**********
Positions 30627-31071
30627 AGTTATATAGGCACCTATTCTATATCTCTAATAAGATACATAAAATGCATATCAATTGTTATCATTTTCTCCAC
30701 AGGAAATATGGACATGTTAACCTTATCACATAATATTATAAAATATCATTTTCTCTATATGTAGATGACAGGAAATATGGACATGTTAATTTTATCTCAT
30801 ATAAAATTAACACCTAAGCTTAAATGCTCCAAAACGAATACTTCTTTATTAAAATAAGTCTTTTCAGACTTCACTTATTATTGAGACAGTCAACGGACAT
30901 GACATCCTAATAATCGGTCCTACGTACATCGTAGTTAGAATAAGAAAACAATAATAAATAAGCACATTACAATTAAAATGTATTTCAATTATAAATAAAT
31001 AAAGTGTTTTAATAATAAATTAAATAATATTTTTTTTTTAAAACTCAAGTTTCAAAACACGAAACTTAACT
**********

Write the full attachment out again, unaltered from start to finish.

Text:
Positions 30627-31071
30627 AGTTATATAGGCACCTATTCTATATCTCTAATAAGATACATAAAATGCATATCAATTGTTATCATTTTCTCCAC
30701 AGGAAATATGGACATGTTAACCTTATCACATAATATTATAAAATATCATTTTCTCTATATGTAGATGACAGGAAATATGGACATGTTAATTTTATCTCAT
30801 ATAAAATTAACACCTAAGCTTAAATGCTCCAAAACGAATACTTCTTTATTAAAATAAGTCTTTTCAGACTTCACTTATTATTGAGACAGTCAACGGACAT
30901 GACATCCTAATAATCGGTCCTACGTACATCGTAGTTAGAATAAGAAAACAATAATAAATAAGCACATTACAATTAAAATGTATTTCAATTATAAATAAAT
31001 AAAGTGTTTTAATAATAAATTAAATAATATTTTTTTTTTAAAACTCAAGTTTCAAAACACGAAACTTAACT